Each year, the consequences of climate change become more apparent — and dire. In 2014, a report by the United Nations’ Intergovernmental Panel on Climate Change sparked a media frenzy when it detailed grim facts and issued stark warnings, like “climate change is projected to undermine food security.” Then, in May, a studypublished in the journal Science found that 1 in 6 animal and plant species are in danger of being wiped out by climate change.
With so much at stake, our actions to address climate change must be bold, they must be global, and they must happen now. If we are to move forward, we must address the single greatest threat to progress: the fossil fuel industry. For more than two decades, the world’s biggest polluters have fought intensely against regulation that would reduce greenhouse gas emissions — and protect our planet — namely because it would cut into their profits. In order to address climate change in the face of such determined opposition, we must support grassroots movements that push for audacious policymaking.
You might be surprised to know that right this moment, negotiations are happening in Bonn, Germany that will set the stage for how the global community addresses climate change later this year in Paris.
Time and again, the fossil fuel industry has undermined the U.N. climate treaty, known as the United Nations Framework Convention on Climate Change (UNFCCC). The industry knows this treaty could bring the global community together to act quickly to reduce greenhouse gas emissions, which could then spark a cascade of strong national policies to protect our planet, its most vulnerable populations, and its abundance of nutritious food.
The issue – as climate leader Bill McKibben has noted – is that with 20 years of climate negotiations behind us, “We’re making no progress as a planet on slowing climate change.” But this week, we can jump-start the conversation and overcome one of the biggest obstacles to bold policymaking: interference by the fossil fuel industry.
Why the industry is a problem
One of the earliest ways the industry sought to undermine action on climate was by casting doubt on the science. The world’s biggest polluters (and the think tanks they fund) promoted the questionable findings of scientists like Fred Singer and Wei-Hock “Willie” Soon, who both undermined authoritative climate science – and continue to do so.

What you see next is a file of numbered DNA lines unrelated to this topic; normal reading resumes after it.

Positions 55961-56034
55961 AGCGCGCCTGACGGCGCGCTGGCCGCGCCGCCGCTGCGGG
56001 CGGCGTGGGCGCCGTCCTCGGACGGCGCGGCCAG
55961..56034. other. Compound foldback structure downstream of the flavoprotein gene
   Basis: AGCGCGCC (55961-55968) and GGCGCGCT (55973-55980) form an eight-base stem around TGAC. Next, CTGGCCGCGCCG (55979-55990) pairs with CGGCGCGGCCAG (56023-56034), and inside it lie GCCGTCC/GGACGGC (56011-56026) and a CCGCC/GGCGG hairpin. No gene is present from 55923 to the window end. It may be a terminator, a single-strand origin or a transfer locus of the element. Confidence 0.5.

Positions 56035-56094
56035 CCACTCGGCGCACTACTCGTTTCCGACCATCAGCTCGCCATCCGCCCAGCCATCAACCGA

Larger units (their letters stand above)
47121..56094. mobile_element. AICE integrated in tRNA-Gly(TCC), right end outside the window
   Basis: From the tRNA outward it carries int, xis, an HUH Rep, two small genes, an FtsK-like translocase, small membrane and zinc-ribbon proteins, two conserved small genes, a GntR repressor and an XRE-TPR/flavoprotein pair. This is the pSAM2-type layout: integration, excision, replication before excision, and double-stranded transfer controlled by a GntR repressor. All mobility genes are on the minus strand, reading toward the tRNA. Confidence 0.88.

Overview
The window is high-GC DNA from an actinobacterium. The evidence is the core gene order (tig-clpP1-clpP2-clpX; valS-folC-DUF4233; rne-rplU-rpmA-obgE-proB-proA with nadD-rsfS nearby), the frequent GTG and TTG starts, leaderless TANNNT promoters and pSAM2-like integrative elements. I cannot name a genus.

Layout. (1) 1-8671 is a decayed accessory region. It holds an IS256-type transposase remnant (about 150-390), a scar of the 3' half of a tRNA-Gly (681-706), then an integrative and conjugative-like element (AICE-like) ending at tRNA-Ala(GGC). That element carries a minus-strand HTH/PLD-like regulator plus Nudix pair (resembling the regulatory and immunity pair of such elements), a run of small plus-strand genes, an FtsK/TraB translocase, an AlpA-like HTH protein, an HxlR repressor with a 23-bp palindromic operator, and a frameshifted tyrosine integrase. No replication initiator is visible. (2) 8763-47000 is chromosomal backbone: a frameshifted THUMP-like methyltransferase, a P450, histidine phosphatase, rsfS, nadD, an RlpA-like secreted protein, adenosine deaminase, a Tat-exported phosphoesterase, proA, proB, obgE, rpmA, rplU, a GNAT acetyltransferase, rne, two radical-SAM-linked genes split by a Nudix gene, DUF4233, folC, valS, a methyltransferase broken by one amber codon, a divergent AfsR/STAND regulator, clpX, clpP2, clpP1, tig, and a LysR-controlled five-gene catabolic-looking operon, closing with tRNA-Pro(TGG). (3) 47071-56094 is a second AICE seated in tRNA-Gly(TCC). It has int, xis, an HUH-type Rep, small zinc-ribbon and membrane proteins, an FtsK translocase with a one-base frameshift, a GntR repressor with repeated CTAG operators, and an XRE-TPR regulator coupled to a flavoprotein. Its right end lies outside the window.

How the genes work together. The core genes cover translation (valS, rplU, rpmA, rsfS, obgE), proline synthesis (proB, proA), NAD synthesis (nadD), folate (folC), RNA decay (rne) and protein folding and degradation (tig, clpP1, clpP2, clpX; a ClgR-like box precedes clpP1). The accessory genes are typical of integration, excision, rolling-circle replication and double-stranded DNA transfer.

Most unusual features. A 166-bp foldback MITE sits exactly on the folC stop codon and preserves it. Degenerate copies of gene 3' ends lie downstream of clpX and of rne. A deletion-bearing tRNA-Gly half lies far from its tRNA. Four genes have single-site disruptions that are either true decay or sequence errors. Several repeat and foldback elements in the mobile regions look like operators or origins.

When climate policy seemed to be moving forward in 2000, the oil and gas industry fought tooth-and-nail to stop it by spending millions of dollars lobbying the U.S. government to reject the Kyoto Protocol (part of the UNFCCC). The industry succeeded, scuttling a climate change measure that would have forced the U.S. to reduce its fossil fuel consumption, according to The Center for Responsive Politics.
To this day, one of the most blatant ways these corporations influence the climate talks is by financing them. Poland’s dirtiest power corporation underwrote the 2013 conference in Warsaw. And this year corporations involved in fracking and coal are sponsoring the talks in Paris.
A precedent for stopping industry interference
Big polluters are pulling out all the stops to undermine progress, but the international community has kicked abusive industries out of policymaking before, and it can do it again. Ten years ago, Corporate Accountability International partnered with allies to ensure the tobacco industry wasn’t allowed to be part of the global tobacco treaty negotiations. As a result, tobacco control laws around the world are dramatically stronger and more effective. We’ll save 200 million lives by 2050 when these treaty measures are fully implemented.
Using this precedent, people around the world are coming together to remove the fossil fuel industry from climate policy. As part of this campaign, Corporate Accountability International and over 15 other organizations are organizing people to sign a petition that will be delivered to delegates at the talks in Bonn and Paris. Already, more than 200,000 people have demanded countries kick big polluters out of the negotiations.
We can achieve dramatic improvements in national and local climate policy – but first, we need the industry out of international talks. Groups like Corporate Accountability International are committed to turning this vision of unobstructed, meaningful policymaking into a sustained reality. If we are to ensure that the people, the environment, and the safe, healthy food we value so dearly win out over profits, we must take the industry out of the game.